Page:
DISCLAIMER: There are graphic images in the slideshow.
I have been working on a re-write/update of the online MFA Documentary course that I teach at the Academy of Art University in San Francisco, CA. I devoted almost a whole class session to the topic of how to find a documentary project, with the main idea being that you don’t always have to go far, contrary to popular belief. The best documentary work seems to stem from what you already know well. That got me thinking about my own longest-running project — one that I was introduced to as a small child.
One of my earliest memories starts like this: it’s a brisk fall day, and the four-year-old me is on the back of a bike in a small yellow plastic seat. My helmet slides over my eyes from time to time but I see my Dad ahead, bent over the bicycle in concentration, glancing this way and that way, peddling and navigating through the busy streets of Göteborg, Sweden. I imagine that I see my legs dangle and jerk with every traffic-induced stop and start. We are on the way to the hospital. With memory it’s always hard to tell what part is fabricated and what part was actually real, but I know I saw sunlight glinting through reddish-orange leaves in trees overhead and that the air was crisp.
I have been going with my Dad to the hospital for as long as I can remember. That morning we were heading to Sahlgrenska University Hospital to check on patients (same place where Lisbeth from the Girl Who Played With Fire book series recuperated in the 3rd book (I think). I don’t recall the first surgery I watched, but by the time I was eleven years old I had seen countless operations — the most memorable one from my childhood being the brain surgery in which I had a brief conversation with the patient all while watching his brain projected on a TV set in the background (often brain surgery requires patients to be awake). I wonder if that man recalls our brief chat.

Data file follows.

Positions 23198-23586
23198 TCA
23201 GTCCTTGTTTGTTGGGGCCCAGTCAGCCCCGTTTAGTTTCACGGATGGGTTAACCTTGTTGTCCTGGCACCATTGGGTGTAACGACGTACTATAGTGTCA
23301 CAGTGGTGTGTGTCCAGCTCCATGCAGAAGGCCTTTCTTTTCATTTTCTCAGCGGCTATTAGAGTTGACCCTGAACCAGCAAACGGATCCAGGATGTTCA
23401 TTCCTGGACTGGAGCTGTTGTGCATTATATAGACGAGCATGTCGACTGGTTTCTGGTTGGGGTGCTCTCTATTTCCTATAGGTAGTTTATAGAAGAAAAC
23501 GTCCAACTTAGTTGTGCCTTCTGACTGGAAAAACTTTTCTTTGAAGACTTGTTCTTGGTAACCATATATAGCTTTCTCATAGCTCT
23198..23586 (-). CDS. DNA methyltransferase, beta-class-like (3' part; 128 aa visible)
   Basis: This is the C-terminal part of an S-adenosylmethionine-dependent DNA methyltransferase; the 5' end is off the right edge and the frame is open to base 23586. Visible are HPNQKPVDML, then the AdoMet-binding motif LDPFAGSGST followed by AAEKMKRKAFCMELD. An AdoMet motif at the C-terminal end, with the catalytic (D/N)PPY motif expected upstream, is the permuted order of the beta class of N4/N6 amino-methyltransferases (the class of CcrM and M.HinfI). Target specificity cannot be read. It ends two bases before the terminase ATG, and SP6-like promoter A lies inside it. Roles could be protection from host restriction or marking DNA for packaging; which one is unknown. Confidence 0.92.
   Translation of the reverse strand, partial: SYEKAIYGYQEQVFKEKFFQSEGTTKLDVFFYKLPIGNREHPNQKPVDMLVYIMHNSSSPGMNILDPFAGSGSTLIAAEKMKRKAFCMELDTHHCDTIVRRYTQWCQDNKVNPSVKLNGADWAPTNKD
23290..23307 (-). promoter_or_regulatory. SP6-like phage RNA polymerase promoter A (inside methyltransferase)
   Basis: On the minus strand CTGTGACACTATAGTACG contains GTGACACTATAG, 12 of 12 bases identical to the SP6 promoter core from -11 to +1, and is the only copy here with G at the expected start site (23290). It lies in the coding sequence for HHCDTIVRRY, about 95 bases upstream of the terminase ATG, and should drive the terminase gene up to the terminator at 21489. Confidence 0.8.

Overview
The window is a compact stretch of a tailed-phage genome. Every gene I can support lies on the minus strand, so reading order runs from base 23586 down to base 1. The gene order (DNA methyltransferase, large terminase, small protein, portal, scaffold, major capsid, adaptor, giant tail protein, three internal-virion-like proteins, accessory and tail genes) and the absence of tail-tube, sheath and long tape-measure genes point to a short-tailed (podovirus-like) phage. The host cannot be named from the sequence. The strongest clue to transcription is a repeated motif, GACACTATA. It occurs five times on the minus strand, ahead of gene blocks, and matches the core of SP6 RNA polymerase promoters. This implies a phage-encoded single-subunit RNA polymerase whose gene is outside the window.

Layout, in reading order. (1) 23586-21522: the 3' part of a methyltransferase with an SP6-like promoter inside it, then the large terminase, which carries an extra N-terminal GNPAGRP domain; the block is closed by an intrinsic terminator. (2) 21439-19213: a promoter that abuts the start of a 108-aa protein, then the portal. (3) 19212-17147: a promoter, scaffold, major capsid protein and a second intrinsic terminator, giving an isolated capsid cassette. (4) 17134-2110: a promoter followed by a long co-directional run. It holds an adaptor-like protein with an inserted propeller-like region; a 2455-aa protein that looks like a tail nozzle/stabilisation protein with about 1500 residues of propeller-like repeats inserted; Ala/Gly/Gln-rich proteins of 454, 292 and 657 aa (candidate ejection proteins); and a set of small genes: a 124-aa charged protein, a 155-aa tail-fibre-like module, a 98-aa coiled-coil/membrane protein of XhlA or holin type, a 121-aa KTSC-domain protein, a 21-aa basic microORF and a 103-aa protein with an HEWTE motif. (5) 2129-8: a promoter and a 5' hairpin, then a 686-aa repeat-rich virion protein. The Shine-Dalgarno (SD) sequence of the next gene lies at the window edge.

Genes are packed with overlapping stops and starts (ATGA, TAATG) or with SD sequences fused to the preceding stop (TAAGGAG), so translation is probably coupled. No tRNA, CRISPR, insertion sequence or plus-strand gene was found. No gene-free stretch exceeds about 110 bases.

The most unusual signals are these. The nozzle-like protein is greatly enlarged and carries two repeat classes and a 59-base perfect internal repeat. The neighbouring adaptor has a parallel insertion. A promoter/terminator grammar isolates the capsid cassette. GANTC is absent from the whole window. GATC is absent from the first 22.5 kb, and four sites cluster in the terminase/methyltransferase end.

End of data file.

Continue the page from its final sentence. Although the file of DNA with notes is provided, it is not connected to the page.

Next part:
I am sure it all happened quite inadvertently, but as it is, I grew up around surgery. When I started my photographic endeavors in college, I started to bring the camera into the operating room. I always had an enduring curiosity about it all, and even years later my Dad would inquire if I wanted to tag along — he still does, and I often go when I am in town. Obviously, this all started in pre-HIPPAA days. The images in this post are a small selection from a larger archive of images spanning a decade and a half — these images are from organ transplantation surgeries.
Organ harvests — when the usable organs from an organ donor are extracted for life-saving transplantation — always seem to occur in the dead of night. All is quiet and still in the hospital hallways except in the designated OR room where the organ donor lies breathing mechanically. There are several surgery teams, each specializing in a specific organ. My Dad covered the kidneys and sometimes the ever-finicky pancreas and for a spell he worked with livers. It all takes a long time, and there are big egos to be reckoned and tension echoing off walls alongside the mechanical bleep-bleep-bleep of the donor’s heart.
The very first time I witnessed a harvest I was 21 years old. I fainted 4 hours into the operation after watching several buckets slowly fill with blood. I was mortified of course, but I was told that many medical students have a similar reaction the first time they see a harvest — a deep-seated visceral response to a controlled form of violence. The mind can rationalize what is happening, but the actual surgery itself is unspeakably strange — the strangest I have ever seen. To this day, transplantation surgery is the most horrifically surreal event I have ever witnessed — but also the most beautiful. It is so imperfect and Frankenstein-ish but also overwhelmingly hopeful, and full of yearning — it is an insistent, grasping and defiant embracement of life.